Hawke's Bay's annual commemoration of its 1931 earthquake started yesterday with the annual survivors' afternoon tea at Napier Boys' High School, attended by Minister of Civil Defence Nikki Kaye.
Jointly organised by Napier City Council, Hawke's Bay Regional Council, Art Deco Trust, Red Cross and the school, the gathering was held for 105 people who were invited, commemorating the earthquake on 10.47am February 3, 1931, which claimed 256 lives.
Among those present were oldest survivor Jean Williams, aged 103, and the youngest, Peter Dawe, who was less than a day old when the 7.8-degree quake struck.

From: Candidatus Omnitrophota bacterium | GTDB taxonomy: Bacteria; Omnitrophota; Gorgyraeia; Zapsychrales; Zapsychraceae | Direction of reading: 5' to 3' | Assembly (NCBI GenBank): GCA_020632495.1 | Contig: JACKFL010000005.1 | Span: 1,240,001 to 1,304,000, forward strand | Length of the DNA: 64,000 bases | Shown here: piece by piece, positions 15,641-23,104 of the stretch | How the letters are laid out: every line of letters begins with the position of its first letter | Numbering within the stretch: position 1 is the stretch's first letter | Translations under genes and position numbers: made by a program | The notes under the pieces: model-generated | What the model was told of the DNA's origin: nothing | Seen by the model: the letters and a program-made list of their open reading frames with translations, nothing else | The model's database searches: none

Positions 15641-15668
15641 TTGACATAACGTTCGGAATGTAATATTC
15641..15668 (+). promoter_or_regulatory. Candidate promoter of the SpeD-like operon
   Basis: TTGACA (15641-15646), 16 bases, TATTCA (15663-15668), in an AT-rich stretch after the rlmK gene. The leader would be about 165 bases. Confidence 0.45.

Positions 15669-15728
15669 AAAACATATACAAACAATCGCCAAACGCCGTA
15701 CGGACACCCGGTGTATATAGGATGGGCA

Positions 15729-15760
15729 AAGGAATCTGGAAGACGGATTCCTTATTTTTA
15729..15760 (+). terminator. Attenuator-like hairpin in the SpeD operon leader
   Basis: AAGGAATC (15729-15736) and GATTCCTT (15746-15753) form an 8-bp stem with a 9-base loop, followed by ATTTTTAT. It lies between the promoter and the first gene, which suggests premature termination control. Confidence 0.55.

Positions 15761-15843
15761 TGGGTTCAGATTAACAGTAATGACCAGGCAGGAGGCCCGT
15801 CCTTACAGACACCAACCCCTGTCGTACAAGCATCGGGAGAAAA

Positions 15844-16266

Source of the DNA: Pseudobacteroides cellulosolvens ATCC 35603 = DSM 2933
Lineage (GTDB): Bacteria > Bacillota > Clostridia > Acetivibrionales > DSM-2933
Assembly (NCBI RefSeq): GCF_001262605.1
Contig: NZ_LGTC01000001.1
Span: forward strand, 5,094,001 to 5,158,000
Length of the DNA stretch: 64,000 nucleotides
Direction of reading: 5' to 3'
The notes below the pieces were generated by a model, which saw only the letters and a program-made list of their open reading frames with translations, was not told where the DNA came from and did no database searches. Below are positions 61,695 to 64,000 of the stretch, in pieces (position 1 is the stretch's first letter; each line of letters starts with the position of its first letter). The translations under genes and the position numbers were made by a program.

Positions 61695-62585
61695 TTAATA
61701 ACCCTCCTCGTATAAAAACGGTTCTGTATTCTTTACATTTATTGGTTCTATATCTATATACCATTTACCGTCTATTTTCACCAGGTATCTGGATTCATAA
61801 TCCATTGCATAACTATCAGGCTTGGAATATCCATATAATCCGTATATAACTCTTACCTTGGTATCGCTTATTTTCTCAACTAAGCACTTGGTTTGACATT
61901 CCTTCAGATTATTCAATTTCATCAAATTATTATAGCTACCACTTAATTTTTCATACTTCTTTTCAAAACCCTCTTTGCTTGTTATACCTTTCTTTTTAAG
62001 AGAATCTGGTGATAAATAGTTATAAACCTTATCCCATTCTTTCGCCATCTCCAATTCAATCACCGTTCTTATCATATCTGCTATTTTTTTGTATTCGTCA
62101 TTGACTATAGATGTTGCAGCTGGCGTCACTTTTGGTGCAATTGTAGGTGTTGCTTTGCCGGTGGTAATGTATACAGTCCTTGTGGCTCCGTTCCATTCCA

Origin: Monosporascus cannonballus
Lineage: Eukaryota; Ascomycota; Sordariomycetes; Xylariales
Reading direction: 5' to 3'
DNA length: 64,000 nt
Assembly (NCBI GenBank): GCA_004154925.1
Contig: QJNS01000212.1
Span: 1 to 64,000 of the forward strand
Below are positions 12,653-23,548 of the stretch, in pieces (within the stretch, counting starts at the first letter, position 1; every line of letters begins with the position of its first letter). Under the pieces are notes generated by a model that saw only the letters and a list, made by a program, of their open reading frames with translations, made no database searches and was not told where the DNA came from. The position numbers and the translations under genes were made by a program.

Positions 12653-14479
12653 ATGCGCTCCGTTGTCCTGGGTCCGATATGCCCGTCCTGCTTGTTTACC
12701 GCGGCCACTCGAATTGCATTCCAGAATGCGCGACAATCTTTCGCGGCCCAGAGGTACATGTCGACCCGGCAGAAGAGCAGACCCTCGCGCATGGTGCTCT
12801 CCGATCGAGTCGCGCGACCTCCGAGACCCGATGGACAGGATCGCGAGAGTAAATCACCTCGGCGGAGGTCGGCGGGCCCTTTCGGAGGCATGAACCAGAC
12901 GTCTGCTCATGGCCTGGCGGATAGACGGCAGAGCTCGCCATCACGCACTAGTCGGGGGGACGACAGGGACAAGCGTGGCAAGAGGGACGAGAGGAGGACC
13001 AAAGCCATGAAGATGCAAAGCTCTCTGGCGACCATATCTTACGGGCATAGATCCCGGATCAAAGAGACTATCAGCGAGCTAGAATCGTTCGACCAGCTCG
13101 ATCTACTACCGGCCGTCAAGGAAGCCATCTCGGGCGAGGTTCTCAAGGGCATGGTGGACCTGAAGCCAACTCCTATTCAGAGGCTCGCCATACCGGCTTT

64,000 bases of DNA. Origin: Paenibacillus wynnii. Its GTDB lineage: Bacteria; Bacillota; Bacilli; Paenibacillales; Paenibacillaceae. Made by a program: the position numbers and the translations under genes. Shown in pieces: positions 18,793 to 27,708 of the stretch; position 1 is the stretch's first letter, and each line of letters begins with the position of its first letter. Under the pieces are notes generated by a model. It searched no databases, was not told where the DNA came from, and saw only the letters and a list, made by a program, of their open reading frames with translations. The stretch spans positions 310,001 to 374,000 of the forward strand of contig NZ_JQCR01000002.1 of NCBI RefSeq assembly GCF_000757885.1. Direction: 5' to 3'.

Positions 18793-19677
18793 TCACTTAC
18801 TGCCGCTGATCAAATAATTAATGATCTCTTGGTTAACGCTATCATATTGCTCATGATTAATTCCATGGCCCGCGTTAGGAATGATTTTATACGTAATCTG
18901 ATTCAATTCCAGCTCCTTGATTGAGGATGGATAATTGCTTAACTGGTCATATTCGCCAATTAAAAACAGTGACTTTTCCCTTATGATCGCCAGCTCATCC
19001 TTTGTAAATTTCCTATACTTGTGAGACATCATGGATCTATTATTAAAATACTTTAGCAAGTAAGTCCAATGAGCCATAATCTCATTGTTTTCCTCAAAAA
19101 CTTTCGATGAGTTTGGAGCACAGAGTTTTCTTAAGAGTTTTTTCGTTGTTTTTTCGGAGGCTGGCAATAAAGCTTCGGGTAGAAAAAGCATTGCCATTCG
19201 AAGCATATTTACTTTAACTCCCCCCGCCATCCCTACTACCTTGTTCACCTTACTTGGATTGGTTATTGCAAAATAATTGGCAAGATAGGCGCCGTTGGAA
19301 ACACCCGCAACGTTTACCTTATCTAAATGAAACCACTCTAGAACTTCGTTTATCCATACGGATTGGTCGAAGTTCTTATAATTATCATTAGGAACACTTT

Ms Kaye said the quake was a "pivotal event" in Hawke's Bay history and 85 years later remains New Zealand's most devastating disaster in terms of loss of life.
Hawke's Bay's recovery was a "noted success", being renowned now for its Art Deco architectural heritage, while last year when there was a nationwide earthquake drill Hawke's Bay had the joint second-highest participation rate.
She said Canterbury was now on it own "journey of recovery" after its earthquakes of 2010 and 2011, after which Hawke's Bay was quick to respond with offers of support and help, including opening homes to victims needing a break away from the catastrophe.
Events marking the 85th anniversary of the 1931 earthquake on Wednesday include a mid-morning town clock commemoration in Hastings.